Targeting a specific enzyme in muscle could help cancer patients avoid the muscle wasting condition cachexia. The study, published in PNAS (October 17), found that a previously overlooked enzyme, known as UBR2, plays a critical role in cancer patients developing cachexia, by selectively degrading two myosin heavy chain subtypes.
“We believe that we have identified the pathway causing loss of myosin subtypes IIb and IIx, the proteins responsible for muscle contraction, in cachexia,” says Yi-Ping Li, the senior author from The University of Texas Health Science Center at Houston. “The findings will fill a key gap in understanding how cancer causes muscle mass and function loss.”
Cancer-induced cachexia is a wasting syndrome that features progressive loss of muscle mass largely due to excessive proteolysis. Cancer cachexia not only impairs the cancer patient’s body metabolism and physical capacity, but also decreases the efficacy of chemotherapy. Affecting ~60% of cancer patients, cachexia is the direct cause of around one-third of all cancer-related deaths. However, the detailed mechanisms through which cancer causes muscle wasting have not been defined, with poor understanding hindering the development of clinical interventions for cancer cachexia.
In the current study, Li and colleagues set out to identify the key molecules within muscle cells responsible for the excessive muscle protein degradation that occurs in cancer cachexia.
In a mouse model of cancer cachexia, they found that an inflammation signalling pathway involving p38β MAPK activation of transcription factor C/EBP is responsible for the bulk of muscle protein degradation. Furthermore, they found that C/EBP upregulates a previously overlooked E3 ubiquitin ligase, UBR2, in response to tumour burden. They found that induction of myosin heavy chain loss and atrophy of C2C12 myotubes in the mouse tibialis anterior by murine cancer cells required the UBR2 enzyme to be upregulated.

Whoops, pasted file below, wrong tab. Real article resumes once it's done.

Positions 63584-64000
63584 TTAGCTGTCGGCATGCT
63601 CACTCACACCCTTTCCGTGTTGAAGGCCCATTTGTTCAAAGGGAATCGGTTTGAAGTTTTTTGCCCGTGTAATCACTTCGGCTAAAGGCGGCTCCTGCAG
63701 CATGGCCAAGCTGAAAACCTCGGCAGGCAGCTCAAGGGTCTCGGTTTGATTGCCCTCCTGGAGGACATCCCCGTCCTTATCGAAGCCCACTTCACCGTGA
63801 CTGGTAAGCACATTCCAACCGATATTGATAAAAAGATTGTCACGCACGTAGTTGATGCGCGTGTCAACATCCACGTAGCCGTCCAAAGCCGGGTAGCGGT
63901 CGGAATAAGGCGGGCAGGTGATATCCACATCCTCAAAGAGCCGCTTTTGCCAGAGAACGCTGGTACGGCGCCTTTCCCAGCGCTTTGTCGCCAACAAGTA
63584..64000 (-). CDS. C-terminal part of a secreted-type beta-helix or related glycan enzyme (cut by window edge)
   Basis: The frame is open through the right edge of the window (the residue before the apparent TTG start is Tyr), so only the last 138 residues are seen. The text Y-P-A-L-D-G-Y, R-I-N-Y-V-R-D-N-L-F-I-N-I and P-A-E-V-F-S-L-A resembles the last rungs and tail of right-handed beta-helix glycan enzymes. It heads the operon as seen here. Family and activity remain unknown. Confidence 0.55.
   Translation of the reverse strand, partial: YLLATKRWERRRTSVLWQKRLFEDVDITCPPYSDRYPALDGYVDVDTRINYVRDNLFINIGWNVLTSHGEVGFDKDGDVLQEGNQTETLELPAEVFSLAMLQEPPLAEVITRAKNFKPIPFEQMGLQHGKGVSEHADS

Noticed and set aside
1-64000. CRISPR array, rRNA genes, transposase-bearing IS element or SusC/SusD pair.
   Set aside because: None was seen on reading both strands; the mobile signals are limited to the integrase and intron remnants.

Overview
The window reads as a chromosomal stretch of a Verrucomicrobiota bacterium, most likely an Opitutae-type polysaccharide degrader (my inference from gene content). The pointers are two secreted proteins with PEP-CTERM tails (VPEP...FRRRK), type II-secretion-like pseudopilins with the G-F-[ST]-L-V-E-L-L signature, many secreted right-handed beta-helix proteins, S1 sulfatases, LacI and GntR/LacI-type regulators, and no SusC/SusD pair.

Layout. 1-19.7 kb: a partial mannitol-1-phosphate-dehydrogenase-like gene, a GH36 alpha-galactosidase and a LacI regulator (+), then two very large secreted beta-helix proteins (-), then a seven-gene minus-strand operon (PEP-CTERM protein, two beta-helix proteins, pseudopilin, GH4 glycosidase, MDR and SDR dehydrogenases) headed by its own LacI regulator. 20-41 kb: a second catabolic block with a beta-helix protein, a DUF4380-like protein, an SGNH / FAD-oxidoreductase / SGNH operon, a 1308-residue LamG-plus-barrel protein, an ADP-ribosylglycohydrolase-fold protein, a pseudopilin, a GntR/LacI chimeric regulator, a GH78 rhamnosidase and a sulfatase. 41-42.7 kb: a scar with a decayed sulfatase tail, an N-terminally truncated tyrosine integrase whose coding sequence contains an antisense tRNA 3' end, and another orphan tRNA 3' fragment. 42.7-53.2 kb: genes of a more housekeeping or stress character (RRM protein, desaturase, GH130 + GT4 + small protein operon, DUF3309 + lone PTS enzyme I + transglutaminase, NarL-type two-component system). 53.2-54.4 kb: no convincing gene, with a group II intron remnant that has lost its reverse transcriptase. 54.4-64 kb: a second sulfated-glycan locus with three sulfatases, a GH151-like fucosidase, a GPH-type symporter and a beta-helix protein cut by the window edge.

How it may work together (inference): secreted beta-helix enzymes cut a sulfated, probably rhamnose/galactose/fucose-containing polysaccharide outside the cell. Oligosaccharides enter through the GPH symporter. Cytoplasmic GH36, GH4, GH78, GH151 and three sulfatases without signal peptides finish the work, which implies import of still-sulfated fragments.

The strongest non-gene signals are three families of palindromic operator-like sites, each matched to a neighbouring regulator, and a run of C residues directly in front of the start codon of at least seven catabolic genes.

The investigators went on to demonstrate that genetic gain or loss of UBR2 function inversely altered myosin heavy chain (MHC) levels and muscle mass in the tibialis anterior muscle of tumour-free mice. Elevating levels of UBR2 in the muscle of mice both with and without tumours caused loss of MHC-IIb and MHC-IIx, but not MHC-I or MHC-IIa or other myofibrillar proteins.
Muscle-specific knockout of UBR2 spared tumour-bearing mice from losing MHC-IIb and MHC-IIx, fast twitching muscle mass, cross sectional area, and contractile forces.
To determine whether cancer patients with cachexia also suffer from UBR2-mediated selective loss of specific myosin heavy chain subtypes, the team examined rectus abdominis muscles that had been collected from male patients with gastrointestinal or genitourinary cancers who had either experienced weight loss or who were weight stable and compared them with muscle taken from non-cancer patients who were weight stable. They found that muscle taken from both weight loss and weight stable cancer patients possessed higher levels of UBR2 and lower levels of total myosin heavy chain (MHC) than weight stable non-cancer patients. Furthermore, UBR2 levels were found to be progressively higher in cancer patients who had experienced weight loss in correlation with a selective loss of MHC-IIx.
“Our data that deleting UBR2 protected fast muscle mass and function in tumour-bearing mice suggests that an effective intervention of cancer cachexia should have the capacity to protect MHC-IIb/IIx from UBR2-mediated degradation. Thus strategies for inhibiting UBR2 or its up-regulation by p38β MAPK and p300 could be developed for intervening in cancer cachexia,” write the authors
UBR2, explained Li, is upregulated by p38β MAPK, a protein kinase that can be inhibited by nilotinib, a drug already approved for treating chronic myelogenous leukaemia (CML). The team now plan to use nilotinib in clinical trials of patients with cachexia.
“Ultimately, if we were able to control cachexia this would help cancer patients to live longer and could potentially turn cancer into a chronic disease,” Li told Cancerworld.